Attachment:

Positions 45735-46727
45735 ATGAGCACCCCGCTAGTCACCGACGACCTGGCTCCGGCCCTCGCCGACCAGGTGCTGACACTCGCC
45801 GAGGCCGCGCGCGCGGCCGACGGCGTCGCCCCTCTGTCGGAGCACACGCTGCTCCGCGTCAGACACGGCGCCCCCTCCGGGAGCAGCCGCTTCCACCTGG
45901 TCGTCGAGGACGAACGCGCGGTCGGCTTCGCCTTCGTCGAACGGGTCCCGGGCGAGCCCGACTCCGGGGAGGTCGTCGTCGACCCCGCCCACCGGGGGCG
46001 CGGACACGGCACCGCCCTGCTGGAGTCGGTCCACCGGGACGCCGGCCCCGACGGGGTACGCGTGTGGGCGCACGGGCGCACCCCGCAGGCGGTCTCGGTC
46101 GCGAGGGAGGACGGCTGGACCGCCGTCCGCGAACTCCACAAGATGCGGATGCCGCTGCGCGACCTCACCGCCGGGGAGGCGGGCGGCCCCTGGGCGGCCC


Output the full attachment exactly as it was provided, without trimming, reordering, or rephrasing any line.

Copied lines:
Positions 45735-46727
45735 ATGAGCACCCCGCTAGTCACCGACGACCTGGCTCCGGCCCTCGCCGACCAGGTGCTGACACTCGCC
45801 GAGGCCGCGCGCGCGGCCGACGGCGTCGCCCCTCTGTCGGAGCACACGCTGCTCCGCGTCAGACACGGCGCCCCCTCCGGGAGCAGCCGCTTCCACCTGG
45901 TCGTCGAGGACGAACGCGCGGTCGGCTTCGCCTTCGTCGAACGGGTCCCGGGCGAGCCCGACTCCGGGGAGGTCGTCGTCGACCCCGCCCACCGGGGGCG
46001 CGGACACGGCACCGCCCTGCTGGAGTCGGTCCACCGGGACGCCGGCCCCGACGGGGTACGCGTGTGGGCGCACGGGCGCACCCCGCAGGCGGTCTCGGTC
46101 GCGAGGGAGGACGGCTGGACCGCCGTCCGCGAACTCCACAAGATGCGGATGCCGCTGCGCGACCTCACCGCCGGGGAGGCGGGCGGCCCCTGGGCGGCCC